Stephen Strasburg doesn’t want to be referred to as the Nationals’ stopper. He’s not a fan of that term.
Strasburg isn’t interested in being painted as the top dog on the Nats’ pitching staff, the guy that bails the team out of trouble or stops losing streaks in their tracks. He would prefer to just be labeled one of the guys, one piece of an excellent Nationals rotation that is doing incredibly impressive things this season.
The problem for Strasburg is that with each and every start, he further cements himself as that stopper, that go-to guy, that pitcher the Nats want on the mound more than any other. It might not be the title that Strasburg wants, but his results tell the whole story.
After last night’s win - a win which Strasburg tallied despite the fact that Nationals hitters only managed three hits and three runs of support off a pitcher making his major league debut - the 23-year-old right-hander now is 9-1 on the season. Of those nine wins, six have now come the day after a Nationals defeat.
The only time this season that Strasburg took the hill after a Nats loss and didn’t earn a victory was when Henry Rodriguez blew a save in Los Angeles, spoiling Strasburg’s chance at another losing streak-busting outing.
Even more impressively, three of Strasburg’s 2012 victories have put an end to a losing streak of at least three games. Last night, it was a stretch of four straight defeats that came to a screeching halt with Strasburg taking the ball.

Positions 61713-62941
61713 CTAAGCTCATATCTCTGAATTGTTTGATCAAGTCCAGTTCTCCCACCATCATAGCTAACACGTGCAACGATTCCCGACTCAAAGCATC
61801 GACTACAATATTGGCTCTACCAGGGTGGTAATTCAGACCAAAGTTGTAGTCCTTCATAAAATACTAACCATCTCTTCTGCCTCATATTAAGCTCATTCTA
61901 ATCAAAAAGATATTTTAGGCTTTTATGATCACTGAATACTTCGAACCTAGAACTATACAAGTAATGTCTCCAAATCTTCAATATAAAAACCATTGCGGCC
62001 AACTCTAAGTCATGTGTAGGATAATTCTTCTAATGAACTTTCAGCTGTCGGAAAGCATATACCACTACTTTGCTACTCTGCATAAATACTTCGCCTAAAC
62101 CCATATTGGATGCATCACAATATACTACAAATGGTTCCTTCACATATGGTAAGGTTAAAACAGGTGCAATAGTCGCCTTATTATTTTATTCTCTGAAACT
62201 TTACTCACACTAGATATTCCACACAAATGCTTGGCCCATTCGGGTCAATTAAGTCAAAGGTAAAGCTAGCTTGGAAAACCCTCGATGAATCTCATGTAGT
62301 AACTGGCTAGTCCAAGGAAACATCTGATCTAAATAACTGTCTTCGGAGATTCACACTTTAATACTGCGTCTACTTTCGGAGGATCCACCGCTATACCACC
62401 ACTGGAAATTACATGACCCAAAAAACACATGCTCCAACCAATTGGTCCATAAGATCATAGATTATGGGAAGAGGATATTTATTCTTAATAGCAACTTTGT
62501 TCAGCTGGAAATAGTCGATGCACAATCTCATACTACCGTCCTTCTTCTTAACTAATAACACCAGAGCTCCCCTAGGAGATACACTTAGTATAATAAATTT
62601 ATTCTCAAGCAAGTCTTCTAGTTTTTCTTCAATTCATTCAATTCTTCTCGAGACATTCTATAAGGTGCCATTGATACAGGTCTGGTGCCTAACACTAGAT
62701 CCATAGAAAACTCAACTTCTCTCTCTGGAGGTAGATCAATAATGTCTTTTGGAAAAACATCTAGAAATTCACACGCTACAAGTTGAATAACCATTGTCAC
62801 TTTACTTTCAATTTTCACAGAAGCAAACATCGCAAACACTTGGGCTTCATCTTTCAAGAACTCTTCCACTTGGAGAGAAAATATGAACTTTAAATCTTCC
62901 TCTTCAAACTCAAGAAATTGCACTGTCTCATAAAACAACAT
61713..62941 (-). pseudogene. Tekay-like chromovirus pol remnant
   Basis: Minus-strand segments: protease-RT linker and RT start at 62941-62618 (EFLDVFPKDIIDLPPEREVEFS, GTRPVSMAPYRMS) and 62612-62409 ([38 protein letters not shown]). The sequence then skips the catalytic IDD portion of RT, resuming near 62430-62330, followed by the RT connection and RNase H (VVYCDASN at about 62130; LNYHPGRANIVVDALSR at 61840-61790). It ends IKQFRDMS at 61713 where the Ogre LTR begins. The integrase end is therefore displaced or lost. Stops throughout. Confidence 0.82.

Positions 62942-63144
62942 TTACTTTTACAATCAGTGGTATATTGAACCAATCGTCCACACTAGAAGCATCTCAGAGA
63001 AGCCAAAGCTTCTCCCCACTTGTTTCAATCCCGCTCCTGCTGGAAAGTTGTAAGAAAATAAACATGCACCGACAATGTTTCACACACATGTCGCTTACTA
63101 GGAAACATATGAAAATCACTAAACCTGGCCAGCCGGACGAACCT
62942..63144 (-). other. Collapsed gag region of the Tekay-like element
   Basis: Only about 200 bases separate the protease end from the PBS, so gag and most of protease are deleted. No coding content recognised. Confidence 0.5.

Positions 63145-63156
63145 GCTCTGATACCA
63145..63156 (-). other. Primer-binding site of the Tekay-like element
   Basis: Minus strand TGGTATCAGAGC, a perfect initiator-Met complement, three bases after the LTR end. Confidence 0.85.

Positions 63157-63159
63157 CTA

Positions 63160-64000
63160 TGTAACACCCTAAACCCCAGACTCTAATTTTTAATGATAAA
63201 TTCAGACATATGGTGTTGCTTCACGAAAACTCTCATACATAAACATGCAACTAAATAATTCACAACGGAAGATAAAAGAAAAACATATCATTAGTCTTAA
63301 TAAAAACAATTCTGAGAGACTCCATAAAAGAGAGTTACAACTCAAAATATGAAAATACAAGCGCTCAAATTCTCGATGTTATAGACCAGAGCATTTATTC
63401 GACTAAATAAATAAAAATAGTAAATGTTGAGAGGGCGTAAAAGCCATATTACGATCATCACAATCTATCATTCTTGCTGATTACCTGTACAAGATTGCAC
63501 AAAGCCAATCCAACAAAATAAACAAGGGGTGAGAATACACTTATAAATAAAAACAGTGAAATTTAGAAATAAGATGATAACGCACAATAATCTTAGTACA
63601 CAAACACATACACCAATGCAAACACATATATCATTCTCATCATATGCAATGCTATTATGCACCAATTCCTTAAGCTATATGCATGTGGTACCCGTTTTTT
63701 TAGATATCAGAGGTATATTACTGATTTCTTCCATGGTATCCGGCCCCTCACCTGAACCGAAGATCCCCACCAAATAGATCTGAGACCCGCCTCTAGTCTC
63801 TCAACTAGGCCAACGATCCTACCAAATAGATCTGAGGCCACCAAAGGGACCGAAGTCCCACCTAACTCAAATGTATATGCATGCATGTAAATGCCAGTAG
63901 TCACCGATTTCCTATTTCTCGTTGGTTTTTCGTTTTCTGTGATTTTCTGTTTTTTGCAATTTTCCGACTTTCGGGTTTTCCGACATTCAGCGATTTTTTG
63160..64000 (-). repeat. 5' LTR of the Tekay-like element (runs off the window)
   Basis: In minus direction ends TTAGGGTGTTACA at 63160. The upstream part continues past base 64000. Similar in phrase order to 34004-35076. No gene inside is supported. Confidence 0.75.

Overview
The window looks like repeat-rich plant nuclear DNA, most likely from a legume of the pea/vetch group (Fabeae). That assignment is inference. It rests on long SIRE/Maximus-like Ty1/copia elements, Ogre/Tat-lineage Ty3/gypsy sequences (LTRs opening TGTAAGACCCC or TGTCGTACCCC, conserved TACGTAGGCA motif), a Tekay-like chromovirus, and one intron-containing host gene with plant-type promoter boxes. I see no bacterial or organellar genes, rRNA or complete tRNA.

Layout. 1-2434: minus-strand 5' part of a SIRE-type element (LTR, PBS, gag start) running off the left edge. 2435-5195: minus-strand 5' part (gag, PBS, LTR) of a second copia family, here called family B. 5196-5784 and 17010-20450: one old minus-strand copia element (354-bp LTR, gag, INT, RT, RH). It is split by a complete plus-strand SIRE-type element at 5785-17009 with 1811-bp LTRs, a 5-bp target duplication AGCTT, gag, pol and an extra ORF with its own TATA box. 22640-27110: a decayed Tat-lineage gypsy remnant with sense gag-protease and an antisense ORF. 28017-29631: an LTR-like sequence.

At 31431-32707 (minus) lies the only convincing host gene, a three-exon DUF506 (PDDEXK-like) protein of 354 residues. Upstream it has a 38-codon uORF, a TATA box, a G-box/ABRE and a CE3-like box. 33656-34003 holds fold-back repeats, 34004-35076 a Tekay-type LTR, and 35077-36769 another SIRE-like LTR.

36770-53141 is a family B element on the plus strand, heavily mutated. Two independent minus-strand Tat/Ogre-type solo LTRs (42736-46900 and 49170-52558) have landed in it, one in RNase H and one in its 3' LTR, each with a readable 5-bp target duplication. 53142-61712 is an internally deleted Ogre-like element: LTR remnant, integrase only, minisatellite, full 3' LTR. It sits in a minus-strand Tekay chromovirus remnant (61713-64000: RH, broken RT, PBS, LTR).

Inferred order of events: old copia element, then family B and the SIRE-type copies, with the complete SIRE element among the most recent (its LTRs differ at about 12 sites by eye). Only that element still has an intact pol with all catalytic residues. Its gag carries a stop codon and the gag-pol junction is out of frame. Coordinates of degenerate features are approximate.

Those certainly aren’t the type of results put up by any old pitcher. That’s why manager Davey Johnson says that already, at 23 years of age and with just 35 career starts under his belt, Strasburg is a “true No. 1 (starter).”
As you might expect, Strasburg says he doesn’t focus on the team’s losing streak or recent performance while on the mound. The team could have won 10 in a row, or they could have lost 10 in a row. Regardless, Strasburg says he approaches each start the same.
“If you let that bother you, you’re not going to last long,” Strasburg said. “It’s out of my control. I can only do as much as I can on the days I pitch, and then other than that, I’m in the dugout pulling for everybody. That’s a part of being a teammate and going out trying to support everybody because you’re only pitching once every five days. You really can’t let all the other stuff affect you when you’re not in the game.”
Strasburg is tied for the third-most wins in baseball. He leads the majors in strikeouts. His strikeout-to-walk ratio is one of the best in the league among starters, which is remarkable for a power pitcher.
But toss that word “stopper” at him, and you’ll hear Strasburg dance away from it.
“I’m one guy in the rotation,” he says. “Everybody’s capable of going out there and getting the job done. I’m happy I was able to keep the team in the ballgame and for us to pull a win out here and hand the ball over to Gio (Gonzalez) to show up tomorrow.”